Distribution-Based Analytics

What is distribution-based analytics?

Distribution-based analytics is a process whereby sales results are adjusted according to the distribution levels of the particular product groups being analyzed.

Why is this important?

Academic studies1, as well as 18 years of empirical work by TABS Analytics, have shown distribution to be the most important variable in the marketing mix.  Analytics conducted using this methodology offer more explanation of current market dynamics and are more predictive of future sales trends.Consumer Package Goods, CPG, Category Management, Trade Promotion, Trade Marketing, Retail, Sales, Marketing, Analytics, nielsen, symphany-iri, data, point of sale, TABS, PromoMaster, QuickTABS, Syndicated Retail Data,

Can you cite some examples of distribution-based analytics?

There are two primary areas where this method is used:

The first is sales productivity.  Let’s say that the #1 brand in the category has a 20% dollar share.  This information is somewhat helpful, but incomplete.  Compare that with being told the 20% share brand has 30% of the SKU’s on the shelf, you have a different perception of the true strength of that brand.  It is over-spaced relative to the sales that are being delivered, and retailers will likely reduce the assortment.  Conversely, if a 20% share brand has 10% of the SKU’s on the shelf, you can conclude that the brand is very productive, and it will have a relatively easy time adding incremental items at retail to further grow sales.  Sales Productivity is a more accurate assessment of consumer preference for a brand or segment.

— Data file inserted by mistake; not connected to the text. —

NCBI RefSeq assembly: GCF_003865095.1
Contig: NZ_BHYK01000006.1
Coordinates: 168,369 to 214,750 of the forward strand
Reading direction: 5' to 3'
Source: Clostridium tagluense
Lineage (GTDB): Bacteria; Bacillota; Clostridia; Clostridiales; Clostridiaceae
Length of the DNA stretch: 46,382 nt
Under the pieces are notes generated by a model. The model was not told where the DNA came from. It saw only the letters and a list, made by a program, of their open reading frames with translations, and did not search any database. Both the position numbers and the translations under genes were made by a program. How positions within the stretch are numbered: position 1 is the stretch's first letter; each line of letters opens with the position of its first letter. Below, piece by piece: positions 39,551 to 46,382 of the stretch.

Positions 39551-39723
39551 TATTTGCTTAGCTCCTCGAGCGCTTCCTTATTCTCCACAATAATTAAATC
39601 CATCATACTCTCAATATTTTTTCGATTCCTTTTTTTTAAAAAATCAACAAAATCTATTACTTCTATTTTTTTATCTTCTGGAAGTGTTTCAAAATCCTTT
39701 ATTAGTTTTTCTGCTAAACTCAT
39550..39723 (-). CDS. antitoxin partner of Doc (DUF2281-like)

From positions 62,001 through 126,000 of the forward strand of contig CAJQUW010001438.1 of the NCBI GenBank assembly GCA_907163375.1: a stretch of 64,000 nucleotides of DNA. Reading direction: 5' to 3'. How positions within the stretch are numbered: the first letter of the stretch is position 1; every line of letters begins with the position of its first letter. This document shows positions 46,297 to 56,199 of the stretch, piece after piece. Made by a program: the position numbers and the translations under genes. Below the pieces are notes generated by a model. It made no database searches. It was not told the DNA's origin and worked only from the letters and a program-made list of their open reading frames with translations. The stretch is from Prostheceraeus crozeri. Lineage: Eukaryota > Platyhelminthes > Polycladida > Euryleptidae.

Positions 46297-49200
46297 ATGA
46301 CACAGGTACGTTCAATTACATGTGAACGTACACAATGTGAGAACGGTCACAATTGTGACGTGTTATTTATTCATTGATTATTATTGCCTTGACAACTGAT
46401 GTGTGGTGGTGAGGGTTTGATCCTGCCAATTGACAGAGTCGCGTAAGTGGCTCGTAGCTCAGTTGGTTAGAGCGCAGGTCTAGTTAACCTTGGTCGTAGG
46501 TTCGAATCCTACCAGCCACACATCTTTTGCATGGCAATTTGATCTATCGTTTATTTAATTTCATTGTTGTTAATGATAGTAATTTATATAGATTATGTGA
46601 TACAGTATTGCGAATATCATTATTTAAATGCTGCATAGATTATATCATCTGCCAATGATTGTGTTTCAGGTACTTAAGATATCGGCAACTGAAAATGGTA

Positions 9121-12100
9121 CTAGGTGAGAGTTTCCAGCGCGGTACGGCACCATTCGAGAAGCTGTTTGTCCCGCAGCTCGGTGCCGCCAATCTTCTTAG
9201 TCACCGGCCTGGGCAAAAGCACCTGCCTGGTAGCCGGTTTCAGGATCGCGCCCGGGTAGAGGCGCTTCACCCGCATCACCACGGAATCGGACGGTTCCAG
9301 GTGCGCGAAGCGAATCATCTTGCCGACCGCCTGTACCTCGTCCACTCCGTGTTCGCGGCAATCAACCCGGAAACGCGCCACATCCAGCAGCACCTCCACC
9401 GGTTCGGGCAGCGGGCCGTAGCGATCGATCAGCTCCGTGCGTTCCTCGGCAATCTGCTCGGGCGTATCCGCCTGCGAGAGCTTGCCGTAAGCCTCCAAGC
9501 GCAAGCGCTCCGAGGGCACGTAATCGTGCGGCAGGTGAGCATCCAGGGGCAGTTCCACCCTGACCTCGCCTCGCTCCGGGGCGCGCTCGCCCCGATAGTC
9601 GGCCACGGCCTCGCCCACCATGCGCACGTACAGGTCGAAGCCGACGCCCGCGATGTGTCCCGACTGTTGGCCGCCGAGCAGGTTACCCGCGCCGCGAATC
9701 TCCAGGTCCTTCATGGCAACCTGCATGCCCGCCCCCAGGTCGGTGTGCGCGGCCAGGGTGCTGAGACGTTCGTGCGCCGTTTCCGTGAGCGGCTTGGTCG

The second area is called unit velocity change (sometimes referred to as organic growth).  It compares the units per SKU (i.e. velocity) of a brand or segment to similar yearly time periods.  Using the same 20% share brand (Brand A) to illustrate, let’s assume this brand has shown 25% growth versus last year.  Great news, right? However, the analytics also show that Brand A grew their SKU count by 50% from last year, while generating only 25% gain in unit sales.  This means that the average velocity per item (i.e. units per SKU) actually decreased by 17% [(1.25/1.50) – 1], which means it is now less productive than it was last year.  This means Brand A’s underlying trend is actually negative rather than strongly positive.  Another scenario may be Brand A generates 25% growth with only an 18% gain in SKU count.  This is very good news: velocity grew by 6% despite an 18% gain in SKU’s.  Velocity was not diluted at all.  The 6% growth is highly predictive of future trends over the next 12-24 months for Brand A.

What are some of the advantages of distribution-based analytics?

1.  More appropriate description of consumer preference.

2.  More predictive of future trends than just dollar sales trends.

3.  Powerful tool to evaluate distribution level gaps at any geographic level.

4.  Facilitates extremely fast insights into overall sales trends.  First level diagnostic on “why.”

Distribution-based Analytics

Ataman, Berk, Carl Mela and Harald van Heerde (2008), “Building Brands,” Marketing Science, Vol. 27, no.6.

 

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